With Dynamics, Microsoft's ERP and CRM Business Apps Go Head-to-Head with Oracle and SAP

ERP has been a two-horse race between SAP and Oracle for years. Microsoft's Chris Caren is battling to change that, with the company's Dynamics ERP and CRM products. Here's his take on what Dynamics is delivering to enterprises as compared with its entrenched rivals.

Enterprise software analysts and industry observers usually refer to the competition in the ERP and CRM space as essentially a two-horse race between Oracle and SAP. The breadth of applications in both vendors' stables, their collective R&D budgets, and the fact that these giants aren't shy about buying up the competition cements that market reality.

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But watch out, SAP and Oracle. While continuing to bludgeon and attack each other as they go after SMBs, both vendors now must look over their shoulders at hard-charging Microsoft and its burgeoning Dynamics set of business applications.

"Microsoft remains a relative newcomer to the business applications market," notes Warren Wilson, a research director at Ovum, in a report. "However, it is committing more and more resources to its Dynamics solutions, and its ability to integrate Dynamics with its ubiquitous Windows applications—especially Office—makes Microsoft a threat that neither SAP nor Oracle can afford to take lightly."

CIO.com Senior Editor Thomas Wailgum recently talked with Chris Caren, general manager of product management and marketing for Microsoft's Dynamics line of ERP and CRM products. Caren described the overriding strategy for the Dynamics line and how the software will take advantage of users' familiarity with the Office suite. He also explained why he thinks on-premise and cloud computing options won't hurt Microsoft's business, and offered his take on how Microsoft is competing—and winning—against Oracle and SAP in midmarket and large organizations.

CIO.com: What's been Microsoft's strategy with Dynamics so far?

Chris Caren
Microsoft's Chris Caren

Chris Caren: Whether it's us talking to our customers or analysts like AMR, or doing studies of the market, we view business applications—and I'd say this both applies to ERP and CRM—as long-existing categories of software that are woefully underutilized and underused inside of organizations.

I think AMR did a poll and found on average about 10 percent of employees are licensed to use a business application, and of those 10 percent, only about half actually access the application as part of their job. So, the footprint inside of organizations is incredibly limited.

Whether it's business applications or other categories of software like business intelligence, we really believe there's a huge opportunity to democratize the application and get it much more broadly used in organizations for both increasing the productivity of employees and letting them be more effective in their jobs. But also to give them, in the case of business applications, better information for decision-making—just to help them work a lot more intelligently and a lot smarter.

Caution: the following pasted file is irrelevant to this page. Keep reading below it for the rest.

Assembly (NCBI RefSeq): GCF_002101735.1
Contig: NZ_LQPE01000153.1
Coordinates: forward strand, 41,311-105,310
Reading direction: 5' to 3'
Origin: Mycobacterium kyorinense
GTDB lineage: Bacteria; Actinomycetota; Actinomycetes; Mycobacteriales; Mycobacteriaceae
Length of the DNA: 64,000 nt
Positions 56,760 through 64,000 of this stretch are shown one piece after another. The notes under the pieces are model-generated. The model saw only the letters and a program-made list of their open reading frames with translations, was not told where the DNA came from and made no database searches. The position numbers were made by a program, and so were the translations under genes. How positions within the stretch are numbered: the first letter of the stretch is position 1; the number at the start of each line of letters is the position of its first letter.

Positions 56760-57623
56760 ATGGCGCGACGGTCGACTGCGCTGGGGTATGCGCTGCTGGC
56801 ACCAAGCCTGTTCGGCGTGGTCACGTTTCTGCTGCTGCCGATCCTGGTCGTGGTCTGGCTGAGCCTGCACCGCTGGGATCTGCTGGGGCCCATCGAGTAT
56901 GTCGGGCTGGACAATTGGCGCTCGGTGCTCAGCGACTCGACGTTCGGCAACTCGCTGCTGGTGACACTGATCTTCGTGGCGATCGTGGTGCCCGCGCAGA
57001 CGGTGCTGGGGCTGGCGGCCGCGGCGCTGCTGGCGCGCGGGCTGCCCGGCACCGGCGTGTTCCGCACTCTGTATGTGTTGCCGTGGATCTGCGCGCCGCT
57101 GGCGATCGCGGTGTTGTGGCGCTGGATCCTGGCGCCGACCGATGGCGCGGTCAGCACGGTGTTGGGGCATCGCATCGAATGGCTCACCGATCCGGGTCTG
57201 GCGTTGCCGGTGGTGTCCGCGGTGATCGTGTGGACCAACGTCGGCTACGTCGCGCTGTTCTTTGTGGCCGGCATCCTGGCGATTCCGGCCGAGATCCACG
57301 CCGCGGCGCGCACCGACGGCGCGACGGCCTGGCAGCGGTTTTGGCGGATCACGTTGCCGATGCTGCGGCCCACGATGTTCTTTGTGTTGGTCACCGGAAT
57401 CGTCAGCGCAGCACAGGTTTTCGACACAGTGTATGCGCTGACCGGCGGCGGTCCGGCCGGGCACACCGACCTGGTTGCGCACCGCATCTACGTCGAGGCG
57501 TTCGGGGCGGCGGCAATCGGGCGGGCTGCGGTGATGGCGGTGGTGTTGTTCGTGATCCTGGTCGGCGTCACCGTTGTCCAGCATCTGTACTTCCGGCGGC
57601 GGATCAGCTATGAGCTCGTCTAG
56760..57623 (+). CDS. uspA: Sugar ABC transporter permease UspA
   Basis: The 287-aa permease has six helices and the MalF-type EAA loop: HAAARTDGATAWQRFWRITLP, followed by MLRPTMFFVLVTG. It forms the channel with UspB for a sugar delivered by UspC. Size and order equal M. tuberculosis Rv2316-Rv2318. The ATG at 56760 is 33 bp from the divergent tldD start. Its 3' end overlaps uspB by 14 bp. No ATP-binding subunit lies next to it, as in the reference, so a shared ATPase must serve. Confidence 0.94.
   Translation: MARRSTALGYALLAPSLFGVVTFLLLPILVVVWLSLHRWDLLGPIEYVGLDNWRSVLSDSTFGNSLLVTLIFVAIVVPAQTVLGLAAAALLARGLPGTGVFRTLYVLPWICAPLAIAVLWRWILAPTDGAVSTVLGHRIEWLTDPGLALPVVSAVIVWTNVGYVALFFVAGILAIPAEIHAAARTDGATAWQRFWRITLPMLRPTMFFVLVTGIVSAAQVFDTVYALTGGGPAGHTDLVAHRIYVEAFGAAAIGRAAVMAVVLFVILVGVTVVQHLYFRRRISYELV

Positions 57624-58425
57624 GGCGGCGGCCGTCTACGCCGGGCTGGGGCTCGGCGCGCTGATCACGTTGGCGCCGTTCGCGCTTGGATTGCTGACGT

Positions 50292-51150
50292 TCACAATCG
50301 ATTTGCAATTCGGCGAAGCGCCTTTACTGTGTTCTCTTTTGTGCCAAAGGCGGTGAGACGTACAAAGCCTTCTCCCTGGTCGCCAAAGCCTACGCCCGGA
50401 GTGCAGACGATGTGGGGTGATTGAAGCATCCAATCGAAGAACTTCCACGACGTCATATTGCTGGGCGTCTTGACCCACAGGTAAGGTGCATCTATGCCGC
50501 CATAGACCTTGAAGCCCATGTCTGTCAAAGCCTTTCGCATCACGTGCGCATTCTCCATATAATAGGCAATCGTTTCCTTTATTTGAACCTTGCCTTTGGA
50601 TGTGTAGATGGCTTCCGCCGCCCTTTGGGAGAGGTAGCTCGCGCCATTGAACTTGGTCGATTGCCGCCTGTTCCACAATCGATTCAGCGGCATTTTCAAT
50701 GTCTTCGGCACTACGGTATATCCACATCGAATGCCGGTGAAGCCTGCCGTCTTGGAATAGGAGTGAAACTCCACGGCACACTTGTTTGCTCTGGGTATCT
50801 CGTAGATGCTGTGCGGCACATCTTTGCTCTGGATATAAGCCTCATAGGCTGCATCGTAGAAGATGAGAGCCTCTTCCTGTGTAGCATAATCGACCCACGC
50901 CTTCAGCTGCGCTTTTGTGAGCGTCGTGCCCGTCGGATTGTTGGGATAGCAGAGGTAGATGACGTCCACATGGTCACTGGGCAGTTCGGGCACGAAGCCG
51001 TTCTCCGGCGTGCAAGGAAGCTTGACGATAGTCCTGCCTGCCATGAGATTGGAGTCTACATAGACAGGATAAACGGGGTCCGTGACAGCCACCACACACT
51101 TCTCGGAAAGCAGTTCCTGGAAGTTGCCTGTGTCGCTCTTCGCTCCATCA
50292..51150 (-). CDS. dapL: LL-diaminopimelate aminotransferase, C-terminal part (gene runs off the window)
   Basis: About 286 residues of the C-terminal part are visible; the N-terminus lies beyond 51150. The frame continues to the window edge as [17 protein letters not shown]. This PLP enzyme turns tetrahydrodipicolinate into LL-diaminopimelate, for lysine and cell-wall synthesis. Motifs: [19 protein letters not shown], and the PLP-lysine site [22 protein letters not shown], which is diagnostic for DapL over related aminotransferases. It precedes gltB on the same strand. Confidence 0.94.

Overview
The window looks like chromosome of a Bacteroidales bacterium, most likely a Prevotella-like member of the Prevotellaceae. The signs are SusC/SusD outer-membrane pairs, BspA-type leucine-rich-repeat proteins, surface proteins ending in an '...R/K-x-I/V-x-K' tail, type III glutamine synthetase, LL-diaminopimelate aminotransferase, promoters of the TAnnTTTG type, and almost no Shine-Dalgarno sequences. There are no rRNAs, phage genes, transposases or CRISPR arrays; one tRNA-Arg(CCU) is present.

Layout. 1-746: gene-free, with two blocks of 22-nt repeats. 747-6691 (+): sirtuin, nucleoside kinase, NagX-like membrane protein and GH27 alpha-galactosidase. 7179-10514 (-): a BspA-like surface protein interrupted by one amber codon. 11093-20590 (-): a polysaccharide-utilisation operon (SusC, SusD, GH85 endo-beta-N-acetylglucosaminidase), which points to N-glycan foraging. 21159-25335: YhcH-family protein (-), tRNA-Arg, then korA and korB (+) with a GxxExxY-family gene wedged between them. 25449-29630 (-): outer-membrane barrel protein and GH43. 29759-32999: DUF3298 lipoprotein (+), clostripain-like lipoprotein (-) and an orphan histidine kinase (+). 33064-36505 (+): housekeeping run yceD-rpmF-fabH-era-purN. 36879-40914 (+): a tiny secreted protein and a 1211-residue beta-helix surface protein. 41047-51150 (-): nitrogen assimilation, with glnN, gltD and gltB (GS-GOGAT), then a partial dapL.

CIO.com: Does that tie into Microsoft's existing product sets?

Caren: The core approach to our product strategy is to overcome the inflexibility and the ease-of-use issues that have limited adoption of business applications, and for us that means really blurring the lines between what a business application is and what the world of Microsoft Office is.

And by that I mean not just Microsoft Office, the desktop suite of products, like Outlook and Excel and Word, but more and more the business server applications like SharePoint for collaboration, PerformancePoint for business intelligence, or Office Communications Server for instant messaging, presence, and voice over IP.

CIO.com: So making sure that the user interface and basic tools were easy to use has been a huge part of Dynamics' roadmap?

Caren: Yeah, one big part of it is just that: making the user experience really approachable, familiar. Part of our strategy is preconfiguring it to the types of things you'd likely want to do if you're a salesperson or a payroll manager or a marketing manager. So, we focus on kind of consumerizing the user experience so it looks a lot more like a consumer Web application, a lot less like business software. And we're building what we call these role-tailored user experiences, which is prepackaging what we think a vast majority of employees are going to want to do with the business applications.

CIO.com: Clearly you have a huge advantage in the SMB space, because people's familiarity with Office and Excel. But you also have to show some power behind those applications?

Caren: Yes, definitely. If you look, for example, at our CRM application, the majority of the revenue for that business comes out of the enterprise space. So, to your point, while our product strategy really resonates with mid-market customers, we're having a lot of success at the large enterprise and in the public sector where we have very large projects as well.

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